22 free tools for data visualization and analysis

Got data? These useful tools can turn it into informative, engaging graphics.

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 Tableau Public

What it does: This tool can turn data into any number of visualizations, from simple to complex. You can drag and drop fields onto the work area and ask the software to suggest a visualization type, then customize everything from labels and tool tips to size, interactive filters and legend display.

Free data analysis
Tableau Public can turn data into any number of visualizations, from simple to complex.

What's cool: Tableau Public offers a variety of ways to display interactive data. You can combine multiple connected visualizations onto a single dashboard, where one search filter can act on numerous charts, graphs and maps; underlying data tables can also be joined. And once you get the hang of how the software works, its drag-and-drop interface is considerably quicker than manually coding in JavaScript or R for most users, making it more likely that you'll try additional scenarios with your data set. In addition, you can easily perform calculations on data within the software. Tableau offers 10G of storage for public accounts and 15 million rows per workbook.

Drawbacks: In the free version of Tableau's business intelligence software, your visualization and data must reside on Tableau's site. Whenever you save your work, it gets sent up to the public website -- which means you can't save work in progress without running the risk that it will be seen before it's ready (while Tableau's site won't deliberately expose your work, it relies on security by obscurity -- so someone could see your work if he or she guesses your URL). And once your work is saved, viewers are invited to download your entire workbook with data. Upgrading to a single-user personal subscription costs $35/month; professional edition is $70/month.

Tableau's learning curve is steeper than, say, Fusion Tables. Even with the drag-and-drop interface, it'll take more than an hour or two to learn how to use the software's true capabilities, although you can get up and running doing simple charts and maps before too long. And, some users have complained that making Tableau graphics mobile-friendly can be challenging.

Skill level: Advanced beginner to intermediate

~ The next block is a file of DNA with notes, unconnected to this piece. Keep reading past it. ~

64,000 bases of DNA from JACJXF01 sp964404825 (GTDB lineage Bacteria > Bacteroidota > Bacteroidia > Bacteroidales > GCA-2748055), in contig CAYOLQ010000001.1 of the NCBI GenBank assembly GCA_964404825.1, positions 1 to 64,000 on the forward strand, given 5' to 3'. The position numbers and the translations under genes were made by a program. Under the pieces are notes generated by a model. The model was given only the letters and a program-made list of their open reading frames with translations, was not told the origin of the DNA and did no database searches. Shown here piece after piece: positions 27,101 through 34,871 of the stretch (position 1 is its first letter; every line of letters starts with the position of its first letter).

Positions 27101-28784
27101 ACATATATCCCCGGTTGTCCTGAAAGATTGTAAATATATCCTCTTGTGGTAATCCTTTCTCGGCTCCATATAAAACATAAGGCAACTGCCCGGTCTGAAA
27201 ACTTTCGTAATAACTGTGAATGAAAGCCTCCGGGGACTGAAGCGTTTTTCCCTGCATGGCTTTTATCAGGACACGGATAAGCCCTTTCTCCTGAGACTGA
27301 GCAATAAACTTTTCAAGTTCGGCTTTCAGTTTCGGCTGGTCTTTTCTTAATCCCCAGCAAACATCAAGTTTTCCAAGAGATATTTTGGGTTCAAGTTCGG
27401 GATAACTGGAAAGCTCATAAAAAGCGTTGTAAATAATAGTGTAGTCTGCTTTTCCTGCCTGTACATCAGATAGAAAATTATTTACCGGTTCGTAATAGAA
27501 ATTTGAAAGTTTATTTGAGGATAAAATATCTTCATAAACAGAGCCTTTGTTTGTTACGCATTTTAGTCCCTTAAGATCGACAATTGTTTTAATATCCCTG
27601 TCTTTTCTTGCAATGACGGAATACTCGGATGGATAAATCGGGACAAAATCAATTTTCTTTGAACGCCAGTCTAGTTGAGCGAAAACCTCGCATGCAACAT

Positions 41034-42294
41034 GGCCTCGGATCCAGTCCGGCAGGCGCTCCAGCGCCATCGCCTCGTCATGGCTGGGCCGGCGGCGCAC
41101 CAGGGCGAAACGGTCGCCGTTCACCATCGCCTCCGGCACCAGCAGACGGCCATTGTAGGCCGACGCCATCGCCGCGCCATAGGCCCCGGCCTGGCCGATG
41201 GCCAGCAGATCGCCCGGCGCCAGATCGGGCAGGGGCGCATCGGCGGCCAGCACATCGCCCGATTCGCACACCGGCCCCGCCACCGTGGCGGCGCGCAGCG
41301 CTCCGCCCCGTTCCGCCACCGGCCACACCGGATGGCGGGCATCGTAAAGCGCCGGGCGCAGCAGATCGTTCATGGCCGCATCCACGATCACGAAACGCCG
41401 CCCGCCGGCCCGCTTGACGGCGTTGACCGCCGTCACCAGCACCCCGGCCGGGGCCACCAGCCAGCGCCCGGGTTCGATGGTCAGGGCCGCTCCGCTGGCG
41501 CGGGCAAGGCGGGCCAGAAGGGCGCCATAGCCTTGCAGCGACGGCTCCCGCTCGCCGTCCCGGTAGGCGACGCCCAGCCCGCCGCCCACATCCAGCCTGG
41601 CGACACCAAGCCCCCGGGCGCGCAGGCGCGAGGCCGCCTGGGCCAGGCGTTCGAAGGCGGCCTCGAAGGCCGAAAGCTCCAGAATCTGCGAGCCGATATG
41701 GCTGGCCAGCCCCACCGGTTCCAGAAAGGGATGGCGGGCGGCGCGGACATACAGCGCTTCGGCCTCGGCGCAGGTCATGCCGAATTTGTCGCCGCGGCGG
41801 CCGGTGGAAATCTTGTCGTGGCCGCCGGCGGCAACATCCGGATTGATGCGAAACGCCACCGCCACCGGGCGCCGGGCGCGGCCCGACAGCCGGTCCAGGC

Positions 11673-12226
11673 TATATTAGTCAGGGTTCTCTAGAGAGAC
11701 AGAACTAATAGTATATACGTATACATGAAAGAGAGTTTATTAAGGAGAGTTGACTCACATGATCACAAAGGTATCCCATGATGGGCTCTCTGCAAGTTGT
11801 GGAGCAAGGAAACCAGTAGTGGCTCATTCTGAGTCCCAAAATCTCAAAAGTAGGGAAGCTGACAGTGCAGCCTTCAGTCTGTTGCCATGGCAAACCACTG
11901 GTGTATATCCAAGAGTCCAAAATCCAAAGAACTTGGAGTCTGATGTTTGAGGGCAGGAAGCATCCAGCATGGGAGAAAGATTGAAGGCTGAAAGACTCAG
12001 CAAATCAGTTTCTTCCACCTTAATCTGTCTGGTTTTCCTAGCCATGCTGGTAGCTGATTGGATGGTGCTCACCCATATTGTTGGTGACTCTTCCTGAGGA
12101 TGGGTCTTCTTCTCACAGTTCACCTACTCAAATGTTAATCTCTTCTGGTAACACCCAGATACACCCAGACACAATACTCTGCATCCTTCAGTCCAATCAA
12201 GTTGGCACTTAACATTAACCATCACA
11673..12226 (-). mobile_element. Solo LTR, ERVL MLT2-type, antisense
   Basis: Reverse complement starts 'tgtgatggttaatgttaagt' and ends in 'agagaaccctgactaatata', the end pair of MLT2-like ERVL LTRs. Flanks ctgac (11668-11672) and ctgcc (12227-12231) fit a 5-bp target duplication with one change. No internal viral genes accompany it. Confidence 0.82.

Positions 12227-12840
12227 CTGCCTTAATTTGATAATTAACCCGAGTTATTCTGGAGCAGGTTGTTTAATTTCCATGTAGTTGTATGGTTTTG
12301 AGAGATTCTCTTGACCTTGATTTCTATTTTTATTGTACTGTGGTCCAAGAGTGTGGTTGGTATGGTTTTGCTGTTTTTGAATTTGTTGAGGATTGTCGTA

Runs on: Windows; macOS X

Learn more: There are several short training videos on the Tableau site, where you can also find downloadable data files that you can use to follow along.

You can see a sample in our article "Tech Unemployment Climbs; Self-employment Steady."

 Google Data Studio

What it does: This service is designed to create dashboards and reports from multiple data sources. The focus is on Google sources such as Google Sheets, Google Analytics and BigQuery, but some other sources are supported as well, such as MySQL and PostgreSQL databases.


Sample report in Google Data Studio

This is fairly easy to use, offering drag-and-drop visualizations such as time series, bar charts, tables, maps and "score cards" (a card that calls out one statistic). Styling includes a grid and alignment options, making it easy to ensure that multiple boxes aren't slightly off in a row. You can also create your own calculated fields within Data Studio, including formulas with a few dozen available functions.

What's cool: Relatively easy to use -- I was up and running after watching a couple of tutorial videos. One of the easiest ways to create Google Analytics dashboards for multiple websites.

Drawbacks: It's a beta product, meaning there's a higher-than-average risk of it going away (or no longer being free). Limited number of available visualizations compared with some other options. Data has to reside in the cloud, which could be a deal-breaker for some sensitive information.

Skill level: Beginner

Runs on: Any web browser

Learn more: See Google's Data Studio video tutorials.

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